Roxanne Dayyani, a friend of Mamani’s, said she was planning a party to celebrate her wedding.
“I just spoke to Sara last week and she was supposed to come to our home next week. I can't believe what’s happened,” she said.
Mandieh Ghavi, the youngest of the two sisters, was about to attend university in Halifax, while older sister Mansoumeh was an engineering student working on her master's degree at Dalhousie.
Ali Nafarieh, a Dalhousie professor, told CTV News Atlantic that Mansoumeh was "one of the top students" there. He commended her "skills and knowledge and experience" that she brought to an IT firm he also runs, and where she worked part time.
FAREED ARASTEH AND MANSOUR POURJAM
Arasteh was a PhD student in biology and Pourjam was a biology alumnus at Carleton University in Ottawa.
“Our thoughts are with Fareed’s and Mansour’s families, friends and colleagues at this difficult time, and with everyone who has suffered loss in this terrible tragedy,” said Carleton President Benoit-Antoine Bacon in a statement. “Campus flags have been lowered to half-mast to honour Fareed Arasteh, Mansour Pourjam, and all of the victims.”
Dr. Kevin Manesh, a friend of Pourjam’s, described him to CTV News Ottawa as “very kind, very helpful.” Manesh said Pourjam was always there for people who needed help.
Zibaie was a grade 10 student who attended Northern Secondary School in Toronto. School principal Adam Marshall confirmed in a statement that Zibaie passed away yesterday following the crash.
“Maya was kind, happy and well-liked by her peers,” said Marshall. “She was new to Canada, enjoyed attending high school and often shared with staff how excited she was about her future and reaching her academic goals.”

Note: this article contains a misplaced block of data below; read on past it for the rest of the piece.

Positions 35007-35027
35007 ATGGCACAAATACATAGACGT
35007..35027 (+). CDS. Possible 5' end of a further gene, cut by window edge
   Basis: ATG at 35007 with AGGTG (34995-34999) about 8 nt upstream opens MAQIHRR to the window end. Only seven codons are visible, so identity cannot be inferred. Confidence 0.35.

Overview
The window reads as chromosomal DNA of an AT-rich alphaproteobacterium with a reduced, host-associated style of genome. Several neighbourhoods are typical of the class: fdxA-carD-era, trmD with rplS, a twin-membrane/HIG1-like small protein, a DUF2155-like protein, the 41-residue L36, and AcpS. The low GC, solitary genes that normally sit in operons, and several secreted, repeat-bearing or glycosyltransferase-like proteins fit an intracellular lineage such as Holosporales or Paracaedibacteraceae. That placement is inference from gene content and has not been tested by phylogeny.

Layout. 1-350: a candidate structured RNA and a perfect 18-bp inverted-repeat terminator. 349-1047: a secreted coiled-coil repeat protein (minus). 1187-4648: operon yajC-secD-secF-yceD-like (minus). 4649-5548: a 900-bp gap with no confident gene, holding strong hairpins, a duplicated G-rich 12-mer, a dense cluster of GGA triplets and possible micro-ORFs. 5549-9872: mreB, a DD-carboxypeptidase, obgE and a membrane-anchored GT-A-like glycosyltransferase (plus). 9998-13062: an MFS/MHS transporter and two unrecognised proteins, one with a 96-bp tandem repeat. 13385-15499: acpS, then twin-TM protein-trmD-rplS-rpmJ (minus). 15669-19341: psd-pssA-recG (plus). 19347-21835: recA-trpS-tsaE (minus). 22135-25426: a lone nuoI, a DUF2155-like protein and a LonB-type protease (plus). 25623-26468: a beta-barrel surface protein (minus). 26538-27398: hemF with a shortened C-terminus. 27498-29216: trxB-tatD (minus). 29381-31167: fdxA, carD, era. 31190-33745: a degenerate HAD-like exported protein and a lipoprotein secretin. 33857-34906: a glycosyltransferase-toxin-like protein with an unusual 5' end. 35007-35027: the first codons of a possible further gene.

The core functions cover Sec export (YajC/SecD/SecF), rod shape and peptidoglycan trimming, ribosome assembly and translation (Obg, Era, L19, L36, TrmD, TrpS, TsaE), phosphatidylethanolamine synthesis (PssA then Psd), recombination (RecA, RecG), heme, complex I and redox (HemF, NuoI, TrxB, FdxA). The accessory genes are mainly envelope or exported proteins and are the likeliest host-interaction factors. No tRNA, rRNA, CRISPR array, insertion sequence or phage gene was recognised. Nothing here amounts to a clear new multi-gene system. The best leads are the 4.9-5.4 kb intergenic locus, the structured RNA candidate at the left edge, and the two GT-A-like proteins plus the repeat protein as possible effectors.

IMAN AND PARINAZ GHADERPANAH
CTV News confirmed this Toronto couple was among the crash victims. Iman worked as a mortgage agent while his wife, Parinaz, worked at RBC.
Faghihi was a dentist in Halifax and an alumnus of the Dalhousie Dental School.
LJ Turnbull, a regional manager for Dentalcorp., described Faghihi as an “absolute joy” and “one of the kindest human beings.”
“She had a fantastic sense of humour and she was great with the patients... She was friends with everybody on the team,” Turnbull told The Canadian Press.
A profile for her on the Dalhousie website said she was married with two children.
Dentist Ebrahim Kiani, who worked with Faghihi, said he first met her 25 years ago when she was the head of the periodontics department at the Shiraz University of Medical Science in Iran.
“She was very kind, very generous with her knowledge and very skilled,” he said. “She was published in many journals... She was a good mentor for me.”
ARVIN MORATTAB AND AIDA FARZANEH
Morattab was a student at Montreal's Ecole de technologie superireure, and was active in the local Iranian community, reported CTV News Montreal.
Farzaneh was a doctoral student and lecturer in the department of Construction Engineering.